For the year to 31 March 2011, Nintendo Australia booked $339.7 million in revenues, capping off a strong growth period for the company in Australia. The company’s Australian revenues had grown strongly over the past five years as it made money hand over fist from its successful Wii console. To illustrate how strong that growth has been, in 2006, Nintendo Australia made just $71 million in revenue from Australia.

However, financial results filed this month with the Australian Securities and Investments Commission reveal the company’s revenues to 31 March this year sank to $200.1 million — a drop of 41 percent in just one year. For that period, Nintendo Australia said it made an $11.4 million net loss, compared with a $3.6 million net profit the year previously. It also spent dramatically less on marketing — $28.5 million compared with $43.4 million the year previously.

Internationally, Nintendo has also been suffering. In late July, the company posted a sharp drop in quarterly profit and its first full-year loss, Reuters has reported — with the amount lost to be US$575 million. “Nintendo cut its forecast for annual sales of its ageing Wii console to 10 million devices from 12 million, and for the 3DS handheld games device to 14 million from 16 million,” Reuters reported.

Industry speculation about the cause of Nintendo’s financial problems has focused around several key areas. Firstly, the popularity of Apple’s iPhone and similar smartphones running Google’s Android platform has shifted the emphasis of mobile video gaming away from traditional powerhouses such as Nintendo (with its DS and 3DS systems) and Sony (with its handheld PlayStation line) and towards these new players, with major third-party studios now devoting resources to the smartphone platforms.

Secondly, although Nintendo’s own games continue to be popular — for example, the Mario and Zelda franchises — the company has struggled to attract third-party developers to its Wii and 3DS platforms, due to a substantially different development environment compared with major industry players Sony and Microsoft. It is believed that many developers find it a much easier matter to develop platforms jointly for the PlayStation and XBox 360 platforms, and even for Windows PCs, than for Nintendo’s Wii platform.

In Australia, Nintendo does, however, have a strong existing install base for its consoles, with over two million Nintendo Wiis having been sold locally as at December 2010, and hundreds of thousands of Nintendo 3DS units. There are also some three million Nintendo DS units in the community. The issue for many Australian gamers has been a lack of fresh content for the Wii since it launched in 2006 — while rival platforms have continually launched new games.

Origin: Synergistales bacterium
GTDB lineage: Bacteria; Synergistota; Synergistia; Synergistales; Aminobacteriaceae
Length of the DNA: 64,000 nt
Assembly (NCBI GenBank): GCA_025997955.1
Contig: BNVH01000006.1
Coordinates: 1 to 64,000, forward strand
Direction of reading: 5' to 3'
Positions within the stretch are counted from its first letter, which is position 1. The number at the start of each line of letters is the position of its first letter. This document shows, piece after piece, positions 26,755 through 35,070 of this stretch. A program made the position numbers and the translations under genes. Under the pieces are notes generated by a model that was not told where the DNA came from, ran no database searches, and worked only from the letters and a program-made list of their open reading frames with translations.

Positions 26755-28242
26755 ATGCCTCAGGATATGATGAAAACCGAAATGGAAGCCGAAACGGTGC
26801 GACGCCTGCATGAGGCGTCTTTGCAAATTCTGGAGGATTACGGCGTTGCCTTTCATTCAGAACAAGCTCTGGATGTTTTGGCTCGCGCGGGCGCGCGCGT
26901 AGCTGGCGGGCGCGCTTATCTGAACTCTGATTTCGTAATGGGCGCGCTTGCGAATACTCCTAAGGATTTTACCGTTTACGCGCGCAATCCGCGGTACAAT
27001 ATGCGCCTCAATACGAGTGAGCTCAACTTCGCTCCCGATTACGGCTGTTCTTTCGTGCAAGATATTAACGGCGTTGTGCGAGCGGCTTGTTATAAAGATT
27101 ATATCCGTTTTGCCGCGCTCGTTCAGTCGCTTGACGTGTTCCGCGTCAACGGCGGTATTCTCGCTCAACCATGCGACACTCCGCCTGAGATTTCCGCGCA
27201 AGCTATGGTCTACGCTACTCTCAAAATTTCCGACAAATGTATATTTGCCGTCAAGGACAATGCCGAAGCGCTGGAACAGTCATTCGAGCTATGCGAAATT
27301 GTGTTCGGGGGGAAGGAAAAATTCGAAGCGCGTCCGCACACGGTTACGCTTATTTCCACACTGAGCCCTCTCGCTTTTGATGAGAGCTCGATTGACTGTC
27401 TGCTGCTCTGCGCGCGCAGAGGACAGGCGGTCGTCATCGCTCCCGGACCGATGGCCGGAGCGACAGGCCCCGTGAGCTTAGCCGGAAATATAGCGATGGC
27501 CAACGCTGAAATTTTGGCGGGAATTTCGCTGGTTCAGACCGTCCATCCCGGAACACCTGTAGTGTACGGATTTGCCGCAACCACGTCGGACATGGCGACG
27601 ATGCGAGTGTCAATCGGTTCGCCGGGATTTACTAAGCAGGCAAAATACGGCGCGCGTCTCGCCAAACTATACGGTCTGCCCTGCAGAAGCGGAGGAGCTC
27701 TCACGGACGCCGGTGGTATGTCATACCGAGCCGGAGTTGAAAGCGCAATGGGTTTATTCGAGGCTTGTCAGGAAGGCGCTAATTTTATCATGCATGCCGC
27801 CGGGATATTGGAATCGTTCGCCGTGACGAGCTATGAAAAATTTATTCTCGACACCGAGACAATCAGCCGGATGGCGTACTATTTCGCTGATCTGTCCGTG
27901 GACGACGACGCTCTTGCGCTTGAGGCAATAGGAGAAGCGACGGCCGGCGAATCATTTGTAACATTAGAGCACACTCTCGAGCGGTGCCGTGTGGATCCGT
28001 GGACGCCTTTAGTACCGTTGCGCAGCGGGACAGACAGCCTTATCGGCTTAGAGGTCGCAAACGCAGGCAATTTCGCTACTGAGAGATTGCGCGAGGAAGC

Am I planning to buy a Wii U, personally? Hell, no. Virtually all of the games available on the Wii U are already available for the Xbox 360 and PlayStation 3, and I already own an Xbox and am about to buy a PlayStation 3 to play a number of platform-specific titles such as Demon’s Souls and Shadow of the Collossus. Our household does own a Wii, but it’s literally sitting on the bookshelf collecting dust at this point. I think I am typical of quite a lot of Australian gamers in that I would only invest in a Wii U if there were one or more awesome Zelda games which came out for it, as well as few other Nintendo-only titles — perhaps some Mario content in 3D, or Metroid? I don’t know.

Anyway, at this stage it’s unlikely. And as someone who’s owned virtually every Nintendo console ever released over the years, I think my personal situation is probably the problem facing Nintendo with respect to much of the rest of the market. I am a pretty typical gamer. Of course, there’s always the old folk nursing homes, which have proven avid buyers of the Wii …

Image credit: Nintendo


  1. Admit it Renai buying a Wii U would dent your “hardcore” gaming cred too much =P

    Actually I will most likely grab it assuming the planned ZombiU bundle makes it to AU. There’s a fair few games I wouldn’t mind grabbing from the starting line-up anyway..